Before this, the Company bought an old Ingersoll Rand compressor with a 675 H.P. motor directly connected. It proved to be a lemon and the factory did not keep it long. They must have bought it awfully cheap, maybe at junk price. But I got a lot of experience out of that deal.

The new compressor gave very little trouble and in two days was running 24 hours a day. That helped out wonderful on our shortage of compressed air.

About this time Mr. Taylor called me and said, 'Our boiler room foreman is quitting, and I am going to turn the whole power house over to you.' I said, 'I don't want to take anybody's job away from them.' He said, 'You are not. He quit, and if you don't take the job, we will have to find somebody else to take his place.' So there was not much else to do but take it. Of course this was another promotion - with a slight raise in pay which was welcome. However, this added a lot of work onto me. But in those days I thrived on hard work.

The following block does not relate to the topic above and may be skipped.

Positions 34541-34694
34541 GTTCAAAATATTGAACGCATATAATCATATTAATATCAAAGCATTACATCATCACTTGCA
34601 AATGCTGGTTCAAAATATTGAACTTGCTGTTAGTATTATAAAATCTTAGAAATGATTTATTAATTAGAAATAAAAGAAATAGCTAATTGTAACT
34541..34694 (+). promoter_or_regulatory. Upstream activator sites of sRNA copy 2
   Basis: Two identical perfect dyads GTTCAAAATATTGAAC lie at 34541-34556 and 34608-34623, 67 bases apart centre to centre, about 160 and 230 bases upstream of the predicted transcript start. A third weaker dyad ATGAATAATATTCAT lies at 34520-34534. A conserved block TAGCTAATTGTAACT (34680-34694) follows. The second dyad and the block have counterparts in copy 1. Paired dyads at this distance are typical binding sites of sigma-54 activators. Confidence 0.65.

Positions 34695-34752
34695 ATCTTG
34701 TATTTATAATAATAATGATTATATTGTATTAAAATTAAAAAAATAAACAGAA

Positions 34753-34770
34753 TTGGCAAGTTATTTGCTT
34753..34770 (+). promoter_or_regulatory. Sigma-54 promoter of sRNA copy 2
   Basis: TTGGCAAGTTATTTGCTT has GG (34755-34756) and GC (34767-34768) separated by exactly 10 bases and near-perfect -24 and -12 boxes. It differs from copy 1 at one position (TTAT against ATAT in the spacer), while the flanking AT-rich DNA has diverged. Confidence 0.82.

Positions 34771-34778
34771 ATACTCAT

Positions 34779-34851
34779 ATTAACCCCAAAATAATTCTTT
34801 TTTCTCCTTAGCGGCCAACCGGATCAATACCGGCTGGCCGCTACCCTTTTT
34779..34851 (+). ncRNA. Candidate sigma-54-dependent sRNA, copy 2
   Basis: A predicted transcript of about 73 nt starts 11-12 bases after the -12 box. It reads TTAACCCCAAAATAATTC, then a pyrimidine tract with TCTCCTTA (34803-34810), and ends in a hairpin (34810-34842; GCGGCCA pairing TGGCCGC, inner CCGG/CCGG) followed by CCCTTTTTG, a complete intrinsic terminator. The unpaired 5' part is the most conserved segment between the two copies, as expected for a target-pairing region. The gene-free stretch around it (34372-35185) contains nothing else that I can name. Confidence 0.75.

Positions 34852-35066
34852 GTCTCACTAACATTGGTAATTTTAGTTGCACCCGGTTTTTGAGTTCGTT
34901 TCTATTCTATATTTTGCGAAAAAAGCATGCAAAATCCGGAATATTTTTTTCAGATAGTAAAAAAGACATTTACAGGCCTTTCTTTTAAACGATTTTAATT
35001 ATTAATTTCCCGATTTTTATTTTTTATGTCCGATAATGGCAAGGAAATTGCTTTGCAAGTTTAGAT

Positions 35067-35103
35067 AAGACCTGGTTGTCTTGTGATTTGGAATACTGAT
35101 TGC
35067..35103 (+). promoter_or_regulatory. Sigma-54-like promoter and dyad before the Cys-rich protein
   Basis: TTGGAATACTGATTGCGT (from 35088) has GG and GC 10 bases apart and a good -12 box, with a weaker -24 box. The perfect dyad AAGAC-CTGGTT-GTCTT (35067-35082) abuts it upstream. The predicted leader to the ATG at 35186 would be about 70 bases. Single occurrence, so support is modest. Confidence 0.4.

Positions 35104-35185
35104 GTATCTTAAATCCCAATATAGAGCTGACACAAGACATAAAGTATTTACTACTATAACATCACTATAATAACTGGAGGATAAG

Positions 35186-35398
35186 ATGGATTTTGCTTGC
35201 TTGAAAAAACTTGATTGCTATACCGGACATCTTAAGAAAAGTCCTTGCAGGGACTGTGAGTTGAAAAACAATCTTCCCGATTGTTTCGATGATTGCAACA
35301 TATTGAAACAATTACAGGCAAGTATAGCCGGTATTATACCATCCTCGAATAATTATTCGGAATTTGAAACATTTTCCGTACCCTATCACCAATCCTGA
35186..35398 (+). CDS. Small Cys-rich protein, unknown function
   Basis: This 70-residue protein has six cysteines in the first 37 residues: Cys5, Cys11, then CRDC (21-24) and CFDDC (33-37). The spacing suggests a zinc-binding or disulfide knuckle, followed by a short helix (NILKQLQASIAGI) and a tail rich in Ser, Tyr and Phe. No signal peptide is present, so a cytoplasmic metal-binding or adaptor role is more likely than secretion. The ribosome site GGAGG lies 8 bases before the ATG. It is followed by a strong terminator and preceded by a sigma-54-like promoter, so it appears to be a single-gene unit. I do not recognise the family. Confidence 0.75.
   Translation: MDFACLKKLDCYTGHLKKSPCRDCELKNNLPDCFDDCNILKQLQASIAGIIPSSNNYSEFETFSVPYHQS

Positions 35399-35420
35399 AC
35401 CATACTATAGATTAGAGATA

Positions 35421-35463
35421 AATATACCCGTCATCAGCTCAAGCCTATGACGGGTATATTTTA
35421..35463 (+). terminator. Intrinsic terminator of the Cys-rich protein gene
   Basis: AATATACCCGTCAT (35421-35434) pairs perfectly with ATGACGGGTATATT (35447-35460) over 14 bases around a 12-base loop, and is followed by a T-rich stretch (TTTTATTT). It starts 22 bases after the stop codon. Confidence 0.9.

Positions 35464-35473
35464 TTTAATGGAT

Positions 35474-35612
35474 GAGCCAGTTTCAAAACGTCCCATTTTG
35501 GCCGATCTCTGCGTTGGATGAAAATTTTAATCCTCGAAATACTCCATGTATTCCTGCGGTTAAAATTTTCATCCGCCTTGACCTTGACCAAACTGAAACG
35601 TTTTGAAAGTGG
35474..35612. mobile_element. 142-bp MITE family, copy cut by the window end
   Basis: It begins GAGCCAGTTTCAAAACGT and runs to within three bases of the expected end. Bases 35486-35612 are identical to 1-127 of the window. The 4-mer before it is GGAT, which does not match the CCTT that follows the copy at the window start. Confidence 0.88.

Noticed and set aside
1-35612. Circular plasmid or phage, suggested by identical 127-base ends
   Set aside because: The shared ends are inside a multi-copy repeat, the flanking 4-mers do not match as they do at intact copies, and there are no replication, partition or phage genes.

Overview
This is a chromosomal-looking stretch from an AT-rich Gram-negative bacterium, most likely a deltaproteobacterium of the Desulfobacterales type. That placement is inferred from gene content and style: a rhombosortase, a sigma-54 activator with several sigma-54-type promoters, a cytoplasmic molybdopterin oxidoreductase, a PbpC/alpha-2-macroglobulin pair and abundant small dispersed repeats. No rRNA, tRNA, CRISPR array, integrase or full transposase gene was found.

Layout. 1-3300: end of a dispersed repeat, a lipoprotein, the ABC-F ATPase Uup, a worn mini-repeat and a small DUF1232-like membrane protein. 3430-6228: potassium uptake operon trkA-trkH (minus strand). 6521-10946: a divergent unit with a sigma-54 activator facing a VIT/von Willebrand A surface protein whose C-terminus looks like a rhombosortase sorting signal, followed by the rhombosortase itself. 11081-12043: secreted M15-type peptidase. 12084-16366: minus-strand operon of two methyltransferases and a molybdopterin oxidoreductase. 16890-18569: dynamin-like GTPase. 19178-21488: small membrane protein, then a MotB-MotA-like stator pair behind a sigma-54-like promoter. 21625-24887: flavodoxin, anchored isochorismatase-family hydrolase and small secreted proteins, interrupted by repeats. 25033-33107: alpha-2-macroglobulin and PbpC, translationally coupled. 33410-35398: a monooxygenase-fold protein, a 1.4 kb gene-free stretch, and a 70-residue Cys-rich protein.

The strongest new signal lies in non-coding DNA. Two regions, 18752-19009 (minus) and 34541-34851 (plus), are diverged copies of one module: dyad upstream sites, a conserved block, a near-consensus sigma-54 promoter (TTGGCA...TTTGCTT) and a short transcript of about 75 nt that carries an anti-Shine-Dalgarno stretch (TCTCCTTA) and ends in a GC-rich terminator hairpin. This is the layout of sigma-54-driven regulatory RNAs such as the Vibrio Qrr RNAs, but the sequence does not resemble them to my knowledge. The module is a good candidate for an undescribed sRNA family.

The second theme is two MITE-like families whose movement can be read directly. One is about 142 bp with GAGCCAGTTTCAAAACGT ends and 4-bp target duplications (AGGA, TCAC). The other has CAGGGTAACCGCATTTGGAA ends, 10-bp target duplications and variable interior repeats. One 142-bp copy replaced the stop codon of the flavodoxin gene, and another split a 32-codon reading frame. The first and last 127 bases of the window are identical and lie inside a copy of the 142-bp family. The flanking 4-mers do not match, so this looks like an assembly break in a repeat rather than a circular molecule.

This added work also entailed the heating of the whole factory in the winter time, but that was not much trouble. The heating of the factory was all done with exhaust steam. I might add here, that on Sundays, holidays, or when the steam hammers were not running, it took one 500 hp boiler to heat the factory. A 2 valve of live steam was turned into the exhaust line. This valve was wide open in zero weather. Three large pipe radiators in the machine shop at different locations were used, three big fans of about 10 ft. diameter and three ft. wide were direct connected to Chandler & Taylor engines of about 8 x 10 cyls. which ran at slow speed. The fans acted as flywheels to the three engines. Of course, all the offices were heated by steam radiators. From the three big fans the warm air was piped throughout the machine shop.